What to do when your website goes down

No webhost can guarantee 100% uptime for your website so sadly it’s not a case of if your website will go down, but when.

When your website goes out of action unexpectedly you need to get it back up and running as quickly as possible to minimise damage to your business. Here are 6 simple steps outlining what to do when your website crashes.

Check it’s really down

In the absence of a web monitoring service like Sitestillup (which will tell you definitively whether your website is fully operational or not), the first thing to do when your website goes down is to check it really is down. It could just be a localised problem, for example with the device you’re viewing the website on, or with your internet connection. You can check this by asking a friend on/with a different device/connection to check the website for you or you can type your website’s URL into downforeveryoneorjustme.com

Have a plan

Preparation is the key to solving your website woes quickly and effectively. Don’t wait until there’s a catastrophic problem with your website to think about how you’ll deal with it - have a plan of action ready for when you need it.

Contact your web host

Have the contact information for your webhost readily available, along with all the relevant account details, IDs, passwords, etc. that you’ll need to get through to someone who can help you. Whether it’s a problem specific to your website or an issue at their end, your webhost should be able to help your site back up and running.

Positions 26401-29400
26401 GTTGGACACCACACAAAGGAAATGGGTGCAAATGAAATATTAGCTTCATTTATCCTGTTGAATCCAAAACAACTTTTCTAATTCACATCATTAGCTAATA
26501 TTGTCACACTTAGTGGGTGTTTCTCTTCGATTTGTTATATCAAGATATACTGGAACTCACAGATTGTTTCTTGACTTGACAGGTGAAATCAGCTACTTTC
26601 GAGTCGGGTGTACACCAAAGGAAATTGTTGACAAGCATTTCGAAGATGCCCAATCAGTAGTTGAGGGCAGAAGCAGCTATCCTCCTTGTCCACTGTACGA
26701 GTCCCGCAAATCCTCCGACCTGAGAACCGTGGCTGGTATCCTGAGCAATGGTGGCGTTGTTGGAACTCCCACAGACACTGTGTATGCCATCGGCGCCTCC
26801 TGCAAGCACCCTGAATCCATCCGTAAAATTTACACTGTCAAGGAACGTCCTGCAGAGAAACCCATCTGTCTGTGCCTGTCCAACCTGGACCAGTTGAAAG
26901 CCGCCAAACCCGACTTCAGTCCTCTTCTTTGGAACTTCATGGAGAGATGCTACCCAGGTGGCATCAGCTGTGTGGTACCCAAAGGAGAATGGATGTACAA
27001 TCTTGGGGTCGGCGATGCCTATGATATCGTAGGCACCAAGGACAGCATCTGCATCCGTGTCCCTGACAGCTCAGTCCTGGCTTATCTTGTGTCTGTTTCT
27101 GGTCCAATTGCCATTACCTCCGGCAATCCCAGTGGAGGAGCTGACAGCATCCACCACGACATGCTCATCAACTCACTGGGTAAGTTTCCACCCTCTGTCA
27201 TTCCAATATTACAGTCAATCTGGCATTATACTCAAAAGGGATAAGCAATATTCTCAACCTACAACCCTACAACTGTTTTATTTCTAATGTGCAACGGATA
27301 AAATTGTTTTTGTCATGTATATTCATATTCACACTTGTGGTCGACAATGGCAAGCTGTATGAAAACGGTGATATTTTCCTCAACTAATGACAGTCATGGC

Pause any web promotions or online adverts

You don’t want to be actively directing customers to your website while it’s out of action, so if you’ve got an email marketing campaign, or an online advert in the pipeline, put it on hold until the problem is fixed.

Communicate with your customers

Use social media like Twitter and Facebook to keep your customers informed and minimise damage to your reputation. Let them know that your website is temporarily down but that you’re working on getting it back up and running as soon as possible (and don’t forget to update them when it’s all been fixed!).

Reflect and regroup

When the problem has been resolved and your stress levels have subsided take the opportunity to reflect on how you dealt with the problem and if there are any ways that the process could have been faster or more effective. This will help you to identify ways to minimise the chances of another crash, and to improve your plan for the next time your website goes down. For example, if the problem was the fault of your webhost or it was difficult to get through to them then it may be time to consider switching to a new provider. If there was a delay in you discovering there was a problem with your website then consider using Sitestillup’s web monitoring service so that you receive alerts via email/text the instant there’s an issue.